When my agency tells a client their branding or rebranding process will take months, they often ask me, “Why does it take so long?” When we were new and hungry for clients, it was sometimes hard to insist that, no, we could not whip up a quick logo, a color palette and some typography guidelines. And no, we could not complete it in two weeks.
But I did say no. I knew that rush jobs wouldn’t serve the success of my clients or my agency. Instead, I’ve worked hard at answering the question. Most prospective clients then understand the value and support the process. Some don’t. One client parted ways with us because he said we were “too strategic,” but his complaint was one of the best compliments we’ve ever received.
A brand is a valuable asset, a capital investment in intellectual property. A 2017 study by intellectual capital firm Ocean Tomo found that 84% of the value of S&P 500 companies was in intangible assets. They estimated that one-quarter of that value was attributable to the companies’ brands.
As technology continues to multiply opportunities for people to experience your brand, it’s more important than ever to tell your story consistently and responsively across hundreds of touch points. This requires a lot of careful planning, but if your brand may represent 20% to 25% of your company’s value, isn’t it worth the time to do it right?
Not Just A Pretty Logo
A brand is much more than a name, a logo and a color palette. It’s an expression of your mission, values and vision. A plan to achieve your goals and ambitions. An experience that connects you with your customers, clients, employees, investors and other stakeholders. A system and the tools to build that connection over time.
A brand is not just a pretty logo. It’s a plan to support your core business goals and grow the value of your company.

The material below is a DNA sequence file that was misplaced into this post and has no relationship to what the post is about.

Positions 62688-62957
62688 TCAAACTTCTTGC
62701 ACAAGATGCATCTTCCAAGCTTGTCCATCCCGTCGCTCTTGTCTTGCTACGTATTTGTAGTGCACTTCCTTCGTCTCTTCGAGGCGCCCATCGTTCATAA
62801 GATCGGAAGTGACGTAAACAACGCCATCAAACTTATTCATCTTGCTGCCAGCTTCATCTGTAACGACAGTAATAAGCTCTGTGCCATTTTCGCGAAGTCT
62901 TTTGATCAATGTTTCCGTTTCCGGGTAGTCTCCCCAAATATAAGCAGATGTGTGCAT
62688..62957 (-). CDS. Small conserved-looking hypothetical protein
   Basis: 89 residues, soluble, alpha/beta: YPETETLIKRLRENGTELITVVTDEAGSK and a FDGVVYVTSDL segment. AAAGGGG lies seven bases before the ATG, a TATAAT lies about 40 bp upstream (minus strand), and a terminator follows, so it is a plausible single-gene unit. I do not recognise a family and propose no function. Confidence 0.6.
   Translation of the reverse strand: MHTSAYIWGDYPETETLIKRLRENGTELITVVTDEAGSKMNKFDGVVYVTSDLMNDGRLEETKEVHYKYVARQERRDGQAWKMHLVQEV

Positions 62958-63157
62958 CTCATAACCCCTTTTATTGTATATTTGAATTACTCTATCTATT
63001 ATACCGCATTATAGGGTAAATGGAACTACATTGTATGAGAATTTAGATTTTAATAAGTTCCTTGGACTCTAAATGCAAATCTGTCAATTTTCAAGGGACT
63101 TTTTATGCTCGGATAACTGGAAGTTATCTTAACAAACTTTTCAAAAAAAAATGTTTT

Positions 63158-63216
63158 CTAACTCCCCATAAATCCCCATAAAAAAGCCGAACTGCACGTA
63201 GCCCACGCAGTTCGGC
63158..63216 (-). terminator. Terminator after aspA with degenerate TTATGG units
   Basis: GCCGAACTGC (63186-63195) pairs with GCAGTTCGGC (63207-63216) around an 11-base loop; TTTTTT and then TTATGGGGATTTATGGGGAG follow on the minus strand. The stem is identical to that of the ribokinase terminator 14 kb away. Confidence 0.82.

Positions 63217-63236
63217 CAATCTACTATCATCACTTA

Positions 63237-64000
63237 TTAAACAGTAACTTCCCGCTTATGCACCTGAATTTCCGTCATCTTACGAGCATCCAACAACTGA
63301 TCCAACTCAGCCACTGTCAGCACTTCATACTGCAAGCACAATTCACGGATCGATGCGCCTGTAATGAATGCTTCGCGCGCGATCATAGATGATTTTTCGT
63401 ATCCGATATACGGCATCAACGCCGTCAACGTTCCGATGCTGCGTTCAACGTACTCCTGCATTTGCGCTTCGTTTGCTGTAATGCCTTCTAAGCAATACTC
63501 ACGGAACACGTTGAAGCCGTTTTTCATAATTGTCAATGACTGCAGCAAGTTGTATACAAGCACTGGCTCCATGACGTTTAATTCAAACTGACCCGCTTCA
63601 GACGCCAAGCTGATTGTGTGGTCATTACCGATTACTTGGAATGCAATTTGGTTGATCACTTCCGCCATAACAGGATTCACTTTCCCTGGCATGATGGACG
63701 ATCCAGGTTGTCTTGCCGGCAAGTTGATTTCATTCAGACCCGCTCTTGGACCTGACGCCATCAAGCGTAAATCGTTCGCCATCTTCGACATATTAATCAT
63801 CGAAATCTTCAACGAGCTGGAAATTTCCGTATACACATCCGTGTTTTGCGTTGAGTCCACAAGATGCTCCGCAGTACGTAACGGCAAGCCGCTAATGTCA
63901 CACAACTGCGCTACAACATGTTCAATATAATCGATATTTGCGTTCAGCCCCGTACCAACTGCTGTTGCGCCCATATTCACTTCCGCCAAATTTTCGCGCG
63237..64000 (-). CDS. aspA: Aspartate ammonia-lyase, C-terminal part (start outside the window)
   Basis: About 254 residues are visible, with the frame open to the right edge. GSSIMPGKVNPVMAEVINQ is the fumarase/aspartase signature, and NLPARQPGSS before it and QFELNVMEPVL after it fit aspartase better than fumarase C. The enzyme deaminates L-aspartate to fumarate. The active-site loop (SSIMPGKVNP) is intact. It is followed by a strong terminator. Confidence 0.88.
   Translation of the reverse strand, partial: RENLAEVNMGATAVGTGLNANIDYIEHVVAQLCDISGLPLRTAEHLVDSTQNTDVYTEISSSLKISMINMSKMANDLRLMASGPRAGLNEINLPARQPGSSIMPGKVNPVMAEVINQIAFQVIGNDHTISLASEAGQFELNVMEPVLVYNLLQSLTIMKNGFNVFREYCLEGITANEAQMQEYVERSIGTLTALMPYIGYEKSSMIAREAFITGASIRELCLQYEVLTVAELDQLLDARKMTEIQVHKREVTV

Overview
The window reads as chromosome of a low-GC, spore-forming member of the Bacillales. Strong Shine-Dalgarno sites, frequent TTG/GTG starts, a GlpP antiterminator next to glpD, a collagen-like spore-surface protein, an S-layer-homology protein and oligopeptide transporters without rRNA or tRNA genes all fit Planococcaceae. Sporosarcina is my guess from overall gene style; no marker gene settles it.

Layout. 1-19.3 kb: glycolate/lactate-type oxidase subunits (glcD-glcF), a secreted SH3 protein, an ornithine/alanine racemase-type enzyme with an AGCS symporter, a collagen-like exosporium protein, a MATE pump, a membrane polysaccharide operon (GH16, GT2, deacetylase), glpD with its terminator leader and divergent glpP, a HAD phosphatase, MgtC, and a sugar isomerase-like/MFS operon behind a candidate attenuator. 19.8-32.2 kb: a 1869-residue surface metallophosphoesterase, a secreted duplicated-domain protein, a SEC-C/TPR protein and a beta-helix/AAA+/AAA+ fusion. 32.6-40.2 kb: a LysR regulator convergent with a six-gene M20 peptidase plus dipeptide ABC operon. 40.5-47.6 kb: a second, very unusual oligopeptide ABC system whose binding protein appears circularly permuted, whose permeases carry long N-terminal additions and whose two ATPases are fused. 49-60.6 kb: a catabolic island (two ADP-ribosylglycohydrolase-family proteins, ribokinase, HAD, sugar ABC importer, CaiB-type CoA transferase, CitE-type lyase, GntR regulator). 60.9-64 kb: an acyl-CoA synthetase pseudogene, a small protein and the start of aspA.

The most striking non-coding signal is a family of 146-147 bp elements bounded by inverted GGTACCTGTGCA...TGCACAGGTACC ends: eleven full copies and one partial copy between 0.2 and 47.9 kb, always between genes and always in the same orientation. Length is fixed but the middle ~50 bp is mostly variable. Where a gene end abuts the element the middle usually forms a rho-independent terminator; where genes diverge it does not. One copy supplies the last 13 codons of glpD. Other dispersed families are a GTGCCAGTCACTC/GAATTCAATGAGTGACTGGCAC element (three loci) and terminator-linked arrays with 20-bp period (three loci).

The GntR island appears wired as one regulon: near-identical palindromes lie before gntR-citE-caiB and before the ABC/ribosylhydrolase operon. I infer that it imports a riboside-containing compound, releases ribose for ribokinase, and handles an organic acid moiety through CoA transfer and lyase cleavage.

Things That Take A Long Time
1. Facilitating Internal Alignment
Before any of the work of creating your brand can begin, your agency needs to understand your organization, marketplace and goals. This is not just for the agency’s benefit.
A successful brand is built on a foundation of full internal alignment around your identity, goals and vision. It’s normal, even healthy, to have internal disagreements at the beginning, but it’s important to resolve these differences before any branding decisions are made.
During discovery, your agency will facilitate discussions and help you find consensus. Their outside eyes can offer perspectives that bring all stakeholders together. This takes time, but your agency needs that clear direction to inform its creative decisions. And your organization needs unified internal support to bring your new brand to life.
2. Creative Brief
The creative brief distills all the insights and decisions of the research and discovery phase — the consensus understanding of your identity, market position and goals.
It’s a critical document, and it’s important to take the time to get it right. The brief will guide everyone on the agency’s creative team: designers, writers, photographers, strategists, etc. It’s a unifying document for your internal team as well, informing your decisions as the branding process proceeds.